Wes Hodges became Ziegler's supervisor in 1989. Hodges's first evaluation of Ziegler consisted mostly of threes and fours. In the areas of " [i]s accessible to employees and helpful in resolving their problems," " [d]elegates work to employees consistent with their ability to accept it," and " [e]stablishes good working relationships with other dept. and admin. staff," however, Ziegler received two twos and a two and a half, respectively. Appellant's App., Ex. 8. Hodges identified the need to "enhance employee relations and communications" as the second most important and mutually agreed upon objective for Ziegler to accomplish in the next year. Id.
Accompanying Ziegler's 1990 performance evaluation is an interoffice memorandum from Hodges to Ziegler in which he states that
[t]his is a difficult evaluation in that it reports a slippage from prior evaluations.... [T]he primary area of concern is associate relations. This is an area that must improve during 1991. It was and continues in 1991 as one of the company goals. Our area management team is ready to assist you and Woodrest in improving this critical area....
Appellant's App., Ex. 9. While Ziegler's strengths were still noted, the evaluation was considerably more negative than in the past. Ziegler received a one in the area of " [i]nspires employees to perform in an outstanding manner." Id. Hodges's written comments state " [a]rea of critical concern--autocratic magement [sic] style." Id. In conjunction with the category evaluating " [i]s accessible to employees and helpful in resolving their problems," Hodges noted that "associates [are] reluctant to discuss due to unperdictable [sic] attitude." Id. Ziegler received twos in the areas of " [d]elegates work to employees ..." and " [e]stablishes good working relationships with other dept. and admin. staff." Id. Hodges's written comments included " [Ziegler] [h]as not allowed Dept. Mgr's. freedom to manage their depts." and " [m]anagement style inhibits good relationships." Id. The objectives section stated " [e]nhance employee relations: Numerous associate complaints," and it was noted that this objective had not been met during the appraisal period. Id.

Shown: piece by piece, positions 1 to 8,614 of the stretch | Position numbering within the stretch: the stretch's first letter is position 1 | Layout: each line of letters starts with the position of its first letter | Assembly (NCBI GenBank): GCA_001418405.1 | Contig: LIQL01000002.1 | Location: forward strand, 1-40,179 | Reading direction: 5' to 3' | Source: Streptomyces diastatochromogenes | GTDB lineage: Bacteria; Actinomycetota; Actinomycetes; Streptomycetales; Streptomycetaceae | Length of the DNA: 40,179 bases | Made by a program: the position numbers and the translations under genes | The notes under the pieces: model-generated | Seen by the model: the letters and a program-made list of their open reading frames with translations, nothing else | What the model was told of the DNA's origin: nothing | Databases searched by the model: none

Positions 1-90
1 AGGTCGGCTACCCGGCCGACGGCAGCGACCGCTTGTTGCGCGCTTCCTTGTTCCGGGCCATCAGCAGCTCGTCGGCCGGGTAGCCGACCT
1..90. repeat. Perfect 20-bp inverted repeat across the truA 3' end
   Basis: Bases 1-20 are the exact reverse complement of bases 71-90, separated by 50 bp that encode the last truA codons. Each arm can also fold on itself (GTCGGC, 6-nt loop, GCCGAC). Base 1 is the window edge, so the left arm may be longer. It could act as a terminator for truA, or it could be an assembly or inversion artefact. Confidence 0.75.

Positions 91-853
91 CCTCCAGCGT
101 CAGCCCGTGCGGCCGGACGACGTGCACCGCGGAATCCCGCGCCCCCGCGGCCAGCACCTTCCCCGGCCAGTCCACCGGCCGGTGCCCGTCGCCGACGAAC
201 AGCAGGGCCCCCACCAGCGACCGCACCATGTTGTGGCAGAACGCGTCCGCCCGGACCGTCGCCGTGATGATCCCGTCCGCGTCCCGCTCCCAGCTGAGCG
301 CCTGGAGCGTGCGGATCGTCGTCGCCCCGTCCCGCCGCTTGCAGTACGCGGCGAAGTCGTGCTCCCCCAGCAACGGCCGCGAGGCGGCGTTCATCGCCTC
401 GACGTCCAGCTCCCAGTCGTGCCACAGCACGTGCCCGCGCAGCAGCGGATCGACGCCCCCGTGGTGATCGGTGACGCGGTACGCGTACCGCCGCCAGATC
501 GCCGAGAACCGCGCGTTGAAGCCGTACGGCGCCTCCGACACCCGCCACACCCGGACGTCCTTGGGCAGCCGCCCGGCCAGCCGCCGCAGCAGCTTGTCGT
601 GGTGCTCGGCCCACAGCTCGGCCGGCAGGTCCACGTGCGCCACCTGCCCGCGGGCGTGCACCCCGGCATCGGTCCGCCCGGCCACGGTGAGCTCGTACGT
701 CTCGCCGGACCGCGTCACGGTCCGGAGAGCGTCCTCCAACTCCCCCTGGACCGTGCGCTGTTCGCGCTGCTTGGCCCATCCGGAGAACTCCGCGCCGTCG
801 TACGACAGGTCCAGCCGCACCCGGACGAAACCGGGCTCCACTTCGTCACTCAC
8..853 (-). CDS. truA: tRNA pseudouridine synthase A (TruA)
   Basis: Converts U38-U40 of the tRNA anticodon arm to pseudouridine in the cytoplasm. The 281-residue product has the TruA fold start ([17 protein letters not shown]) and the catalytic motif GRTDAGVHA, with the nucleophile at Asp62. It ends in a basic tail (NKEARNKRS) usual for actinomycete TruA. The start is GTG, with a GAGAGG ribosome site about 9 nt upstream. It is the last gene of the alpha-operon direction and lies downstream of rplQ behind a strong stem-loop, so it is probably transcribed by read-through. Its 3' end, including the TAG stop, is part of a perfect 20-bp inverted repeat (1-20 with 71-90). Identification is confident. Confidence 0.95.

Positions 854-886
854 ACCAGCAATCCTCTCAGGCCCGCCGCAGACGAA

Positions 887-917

Hodges's memo to Ziegler in conjunction with her 1991 performance review includes high praise for Woodrest's financial performance and "outstanding ... improvement ... in the collection of past due receivables." Appellant's App., Ex. 12. As a result of these successes, Hodges indicated that Woodrest had the potential to receive the Beverly Enterprises E-Award for excellence. However, Hodges also discussed the largely negative sentiments expressed by employees in an "Associate Attitude Survey" conducted by Beverly. Hodges expressed concern about Ziegler's troubles with associate relations and her failure to improve in this area. In the memorandum introducing the evaluation Hodges wrote:
The recently completed Associate Attitude Survey points out several areas of continuing concern. We view this as a very serious deficiency. This is particularly important in light of our emphasis on associate relations during the past two years. Three areas are of primary concern: consistent and fair application of rules and policies; open and honest communications; facility work atmosphere.
As the top management representative at Woodrest it is your responsibility to see that these areas of concern are corrected. In our discussion today I will be offering several suggestions to assist you. I urge you to consider them seriously.